= (cn/2) * 2 ;
= O(n)
``````

Thus, time taken to build a heap is `O(n)`. Therefore, it is better than sorting approach.

Space Complexity: We are going to call `max_heapify()` one by one thus, S.C will be the maximum S.C taken by `max_heapify()`. i.e. `log2(n)`

## Deleting maximum from max-heap

First think how would you delete the maximum from heap? You would definately replace the root with something from the tree then reduce the size of the tree (or heap) and the just heapify about the root, right?

Yes, that’s all you need to perform.

``````int delMax(struct Heap *h)
{
if (h->heapSize < 1)
{
printf("Heap underflow");
return -1;
}
int max = h->arr;

// swapping root node and last node
h->arr = h->arr[h->heapSize];

h->heapSize -= 1;

max_heapify(h, 1);

return max;
}
``````
• Time complexity would be time taken to heapify, i.e. `log2(n)`.
• Space complexity would be the stacks created due to the recursion involved in the program. So, Space complexity = `O(log2(n))`.

## Increase key value in max-heap

How would you approach this one?

Assume that `heap`, `index` and `key` are passed to you as arguments in the function, then:

• First update heap at given `index` with the `key`.
• Now see if the updated node’s parent is still following the property of heap. i.e. in case of max-heap the node at index/2 should be greater than node at index.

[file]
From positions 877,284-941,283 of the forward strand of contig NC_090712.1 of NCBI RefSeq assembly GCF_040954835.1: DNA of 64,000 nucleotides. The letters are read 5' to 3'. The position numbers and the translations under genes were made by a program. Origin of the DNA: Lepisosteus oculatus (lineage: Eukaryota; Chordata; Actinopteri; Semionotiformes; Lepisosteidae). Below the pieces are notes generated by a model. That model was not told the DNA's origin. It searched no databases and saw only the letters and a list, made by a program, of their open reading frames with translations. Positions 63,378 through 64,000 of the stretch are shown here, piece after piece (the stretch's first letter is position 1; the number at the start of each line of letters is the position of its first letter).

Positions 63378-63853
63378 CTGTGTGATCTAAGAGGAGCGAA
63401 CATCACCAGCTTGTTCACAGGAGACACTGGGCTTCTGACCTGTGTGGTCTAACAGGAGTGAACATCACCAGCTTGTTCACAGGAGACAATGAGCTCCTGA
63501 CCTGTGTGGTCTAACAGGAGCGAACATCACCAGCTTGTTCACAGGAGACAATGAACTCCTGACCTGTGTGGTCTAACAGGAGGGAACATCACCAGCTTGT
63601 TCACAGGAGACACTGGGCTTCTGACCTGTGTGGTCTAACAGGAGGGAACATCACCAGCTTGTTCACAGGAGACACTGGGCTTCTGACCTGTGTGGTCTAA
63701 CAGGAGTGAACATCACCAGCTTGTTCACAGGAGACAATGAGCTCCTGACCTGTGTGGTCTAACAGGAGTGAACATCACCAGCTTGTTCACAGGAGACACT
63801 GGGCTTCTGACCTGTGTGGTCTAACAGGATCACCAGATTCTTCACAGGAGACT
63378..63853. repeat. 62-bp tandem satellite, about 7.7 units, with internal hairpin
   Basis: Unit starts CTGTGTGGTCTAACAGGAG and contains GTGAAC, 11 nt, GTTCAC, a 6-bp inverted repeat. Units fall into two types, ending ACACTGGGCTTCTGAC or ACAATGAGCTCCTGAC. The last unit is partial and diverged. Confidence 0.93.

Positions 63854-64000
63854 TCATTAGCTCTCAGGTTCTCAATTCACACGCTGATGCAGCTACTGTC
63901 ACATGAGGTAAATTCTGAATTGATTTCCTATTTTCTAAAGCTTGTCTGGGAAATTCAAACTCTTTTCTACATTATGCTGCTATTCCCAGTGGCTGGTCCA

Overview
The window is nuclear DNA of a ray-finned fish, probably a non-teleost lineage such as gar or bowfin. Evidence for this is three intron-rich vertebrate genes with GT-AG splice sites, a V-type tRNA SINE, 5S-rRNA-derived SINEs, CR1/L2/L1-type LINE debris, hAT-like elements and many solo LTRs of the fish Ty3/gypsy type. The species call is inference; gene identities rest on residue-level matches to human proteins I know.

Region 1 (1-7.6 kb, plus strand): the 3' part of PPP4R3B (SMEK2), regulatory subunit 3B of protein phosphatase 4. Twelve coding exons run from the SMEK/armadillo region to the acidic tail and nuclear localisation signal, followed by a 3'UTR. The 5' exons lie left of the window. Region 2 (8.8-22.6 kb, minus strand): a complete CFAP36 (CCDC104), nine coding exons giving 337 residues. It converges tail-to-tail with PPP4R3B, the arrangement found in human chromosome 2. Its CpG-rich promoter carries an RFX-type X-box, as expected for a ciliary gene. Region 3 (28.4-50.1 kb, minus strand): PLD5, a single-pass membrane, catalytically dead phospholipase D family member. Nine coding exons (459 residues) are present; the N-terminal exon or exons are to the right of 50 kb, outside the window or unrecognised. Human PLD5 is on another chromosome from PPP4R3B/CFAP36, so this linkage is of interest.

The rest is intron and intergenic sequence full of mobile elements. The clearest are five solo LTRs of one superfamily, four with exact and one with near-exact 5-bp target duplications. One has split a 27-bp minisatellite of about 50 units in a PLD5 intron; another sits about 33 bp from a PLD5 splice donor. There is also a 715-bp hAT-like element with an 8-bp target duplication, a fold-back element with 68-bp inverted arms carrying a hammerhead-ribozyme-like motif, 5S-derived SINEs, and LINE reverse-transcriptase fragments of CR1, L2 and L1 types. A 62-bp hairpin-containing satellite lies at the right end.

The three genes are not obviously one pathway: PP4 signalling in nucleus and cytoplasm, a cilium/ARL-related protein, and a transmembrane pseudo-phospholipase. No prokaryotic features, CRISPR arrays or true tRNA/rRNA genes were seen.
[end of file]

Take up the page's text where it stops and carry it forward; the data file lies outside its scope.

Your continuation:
• If not then swap the value at these two nodes.
• Again repeat point number 2, unless you reach the root or find parent is appropriate.

Example code:

``````void increase_key(struct Heap* h, int index, int key)
{
if (key <= h->arr[index])
{
printf("\nError\n");
return;
}

h->arr[index] = key;

// as we have increased the value of node, so property of max heap will still be maintained, so just see if parent node has been disturbed or not

while (index > 1 && h->arr[index/2] < h->arr[index])
{
// swap parent and child
int temp = h->arr[index];
h->arr[index] = h->arr[index/2];
h->arr[index/2] = temp;

index /= 2;
}
}
``````
• Time Complexity: `O(log2(n))`

• Space Complexity: `O(1)` // no recusion is involved

## Decrease key value in max-heap

In order to decrease the key in the max-heap, we just need to change the value at index `i`. After decreasing value, the left subtree and right subtree will still follow the property of max-heap, but the root might not follow the max-heap property. Thus, we just need to call the `max_heapify()` function about the root node.

``````void increase_key(struct Heap* h, int index, int key)
{
if (key >= h->arr[index])
{
printf("\nError\n");
return;
}

h->arr[index] = key;

max_heapify(h);
}
``````
• Time Complexity: `O(log2(n))`

• Space Complexity: `O(log2(n))` // recusion is involved due to `max_heapify`

## Insert a key into heap (max and min heap)

• Increase the heap size by 1.
• Insert the key at last position.
• Now compare the value of key with the parent of the insert node.